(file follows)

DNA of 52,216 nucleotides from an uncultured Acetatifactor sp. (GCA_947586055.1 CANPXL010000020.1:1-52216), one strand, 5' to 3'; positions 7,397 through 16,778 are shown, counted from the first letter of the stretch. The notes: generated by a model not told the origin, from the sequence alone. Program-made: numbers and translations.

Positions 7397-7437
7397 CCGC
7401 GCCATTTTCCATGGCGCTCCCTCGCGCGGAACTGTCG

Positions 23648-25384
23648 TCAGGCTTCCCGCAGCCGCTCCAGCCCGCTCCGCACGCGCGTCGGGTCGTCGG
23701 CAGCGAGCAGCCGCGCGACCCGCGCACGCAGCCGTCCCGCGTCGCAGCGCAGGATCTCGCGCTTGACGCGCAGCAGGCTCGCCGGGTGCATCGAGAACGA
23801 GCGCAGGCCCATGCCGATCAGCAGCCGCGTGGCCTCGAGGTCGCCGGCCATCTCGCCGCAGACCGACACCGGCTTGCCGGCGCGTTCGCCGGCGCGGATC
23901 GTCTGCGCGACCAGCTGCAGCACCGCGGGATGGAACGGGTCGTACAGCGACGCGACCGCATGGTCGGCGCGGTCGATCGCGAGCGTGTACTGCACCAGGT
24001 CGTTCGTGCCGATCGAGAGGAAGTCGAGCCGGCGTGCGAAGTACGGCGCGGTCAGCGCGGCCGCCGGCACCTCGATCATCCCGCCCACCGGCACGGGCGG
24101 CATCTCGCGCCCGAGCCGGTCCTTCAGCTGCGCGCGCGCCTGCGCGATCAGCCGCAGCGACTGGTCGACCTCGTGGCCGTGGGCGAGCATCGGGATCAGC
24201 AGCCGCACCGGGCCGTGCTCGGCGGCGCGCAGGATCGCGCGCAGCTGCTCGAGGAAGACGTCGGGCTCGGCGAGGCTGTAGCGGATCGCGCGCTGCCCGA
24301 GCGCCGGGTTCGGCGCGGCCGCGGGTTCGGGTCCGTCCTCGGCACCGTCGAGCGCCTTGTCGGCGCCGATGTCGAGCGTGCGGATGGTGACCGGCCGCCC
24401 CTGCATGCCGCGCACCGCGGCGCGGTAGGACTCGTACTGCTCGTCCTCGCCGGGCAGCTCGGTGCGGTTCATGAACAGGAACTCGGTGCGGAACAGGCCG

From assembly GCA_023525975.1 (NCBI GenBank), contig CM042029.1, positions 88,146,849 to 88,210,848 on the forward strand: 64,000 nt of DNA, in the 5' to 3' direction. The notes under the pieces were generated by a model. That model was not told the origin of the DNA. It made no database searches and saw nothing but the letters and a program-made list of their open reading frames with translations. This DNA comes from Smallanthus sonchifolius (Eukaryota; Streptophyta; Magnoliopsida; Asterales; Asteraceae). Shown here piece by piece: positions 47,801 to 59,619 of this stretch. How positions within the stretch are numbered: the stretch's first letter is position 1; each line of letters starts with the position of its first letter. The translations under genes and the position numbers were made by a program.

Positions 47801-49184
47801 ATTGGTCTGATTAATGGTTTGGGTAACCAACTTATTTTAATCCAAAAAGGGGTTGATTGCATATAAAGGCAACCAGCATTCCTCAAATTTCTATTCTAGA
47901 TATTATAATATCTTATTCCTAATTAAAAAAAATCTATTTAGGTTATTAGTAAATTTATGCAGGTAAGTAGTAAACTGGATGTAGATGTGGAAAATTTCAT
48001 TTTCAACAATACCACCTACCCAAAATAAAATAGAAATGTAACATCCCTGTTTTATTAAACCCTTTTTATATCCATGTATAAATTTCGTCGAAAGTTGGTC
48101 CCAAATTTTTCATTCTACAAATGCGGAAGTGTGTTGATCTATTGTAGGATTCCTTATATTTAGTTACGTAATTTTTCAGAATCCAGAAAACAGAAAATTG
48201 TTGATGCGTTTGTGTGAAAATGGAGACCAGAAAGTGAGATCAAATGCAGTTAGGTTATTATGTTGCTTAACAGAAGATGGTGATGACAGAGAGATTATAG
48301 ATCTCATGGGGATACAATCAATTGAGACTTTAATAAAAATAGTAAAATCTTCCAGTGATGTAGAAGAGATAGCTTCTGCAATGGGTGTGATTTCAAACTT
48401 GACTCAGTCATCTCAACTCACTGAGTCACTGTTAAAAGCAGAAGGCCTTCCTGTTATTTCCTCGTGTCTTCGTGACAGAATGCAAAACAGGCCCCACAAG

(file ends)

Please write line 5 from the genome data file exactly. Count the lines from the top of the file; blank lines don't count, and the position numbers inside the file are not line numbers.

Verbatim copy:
Positions 23648-25384